3.2.1 The Rician Distribution 63

    3.2.2 The Moments of the Rician Distribution 66

    3.3 The Bias of the Rician Distribution 68

    3.3.1 Review of Rician Bias Correction Techniques 68


  • 3.3.2 Koay and Basser Rician Bias Correction 70

    3.3.3 Improved Rician Bias Correction Technique 72

    3.3.4 Validation of the Linear RB Correction Technique using

    Simulations 76 Technique Validation Using JUR and ag. 76 Convergence Criteria for the Linear RB Correction

    Technique 80 Linear RB Correction Using Nearest Neighbour

    Averaging 85

    3.4 Rician Bias Correction Technique for Magnitude Averaged Signals 88

    3.4.1 The PDF of Magnitude Averaged Signals 89

    3.5 RB Correction Sensitivity to Uncertainties in og 93

    3.6 Validation of the Rician Bias Correction Using a Water Phantom 94

    3.7 Discussion of the RB Correction 98

    3.8 Conclusions 99

    4 Experimental Methods 100

    4.1 MR Experimental Protocol 100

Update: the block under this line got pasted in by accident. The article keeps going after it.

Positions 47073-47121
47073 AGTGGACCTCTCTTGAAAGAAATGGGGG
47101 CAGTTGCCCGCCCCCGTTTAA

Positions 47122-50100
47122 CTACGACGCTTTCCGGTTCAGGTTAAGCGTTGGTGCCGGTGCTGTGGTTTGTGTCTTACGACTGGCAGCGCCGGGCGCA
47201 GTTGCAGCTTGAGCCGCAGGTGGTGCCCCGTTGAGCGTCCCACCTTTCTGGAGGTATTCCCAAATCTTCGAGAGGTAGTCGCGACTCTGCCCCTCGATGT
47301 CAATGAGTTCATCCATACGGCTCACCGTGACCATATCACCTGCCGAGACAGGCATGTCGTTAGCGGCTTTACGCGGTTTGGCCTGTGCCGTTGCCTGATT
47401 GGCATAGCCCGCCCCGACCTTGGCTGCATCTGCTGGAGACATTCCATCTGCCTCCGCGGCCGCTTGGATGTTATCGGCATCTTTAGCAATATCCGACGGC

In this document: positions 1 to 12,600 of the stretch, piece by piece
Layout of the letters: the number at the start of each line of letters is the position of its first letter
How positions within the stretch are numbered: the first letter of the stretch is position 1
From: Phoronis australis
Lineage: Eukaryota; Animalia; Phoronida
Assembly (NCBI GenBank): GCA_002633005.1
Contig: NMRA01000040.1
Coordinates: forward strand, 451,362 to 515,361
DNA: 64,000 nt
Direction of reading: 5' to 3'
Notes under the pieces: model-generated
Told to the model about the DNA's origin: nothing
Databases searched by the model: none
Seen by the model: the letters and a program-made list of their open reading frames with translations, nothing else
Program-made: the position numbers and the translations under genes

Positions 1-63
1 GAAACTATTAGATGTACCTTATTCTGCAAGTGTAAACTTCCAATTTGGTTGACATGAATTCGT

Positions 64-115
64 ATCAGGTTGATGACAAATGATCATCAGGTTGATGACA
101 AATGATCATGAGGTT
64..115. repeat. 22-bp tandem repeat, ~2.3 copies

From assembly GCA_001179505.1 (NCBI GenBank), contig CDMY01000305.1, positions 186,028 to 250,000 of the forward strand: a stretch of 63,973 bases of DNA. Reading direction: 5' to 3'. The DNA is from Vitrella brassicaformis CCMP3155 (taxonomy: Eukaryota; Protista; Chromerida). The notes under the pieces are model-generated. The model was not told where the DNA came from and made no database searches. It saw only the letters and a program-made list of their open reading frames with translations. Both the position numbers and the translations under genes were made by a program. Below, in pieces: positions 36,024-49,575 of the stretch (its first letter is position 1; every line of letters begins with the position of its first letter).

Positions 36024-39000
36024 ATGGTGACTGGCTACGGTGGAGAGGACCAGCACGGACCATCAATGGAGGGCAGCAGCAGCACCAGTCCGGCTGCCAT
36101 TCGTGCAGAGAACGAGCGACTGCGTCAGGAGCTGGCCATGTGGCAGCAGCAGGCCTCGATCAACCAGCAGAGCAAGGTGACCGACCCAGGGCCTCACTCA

4.1.1 T2 Measurements 100

    4.1.2 Diffusion Measurements 101

    4.1.3 Subjects and Slice Location 102

    4.2 Decay Curve Analysis 105

    4.3 Water Phantom Measurements 106


  • 5 Results 108

    5.1 T2 Measurements 108

    5.2 Diffusion Measurements 116

    5.2.1 Diffusion Parallel to the Axons in the SCC and the GCC 118

    5.2.2 Diffusion Perpendicular to the Axons in the SCC and the GCC 122

    5.2.3 Diffusion Orientation Dependence in the SCC and the GCC 126

    6 Discussions 133

    6.1 T2 Measurements 137

    6.1.1 T2 Decay Curve Analysis 139

    6.1.2 Interpretation of T2 Components 140 The Short T2 Component 142 The Long T2 Component 144 The Intermediate T2 Component 145

    6.1.3 Hydration Layer and Dis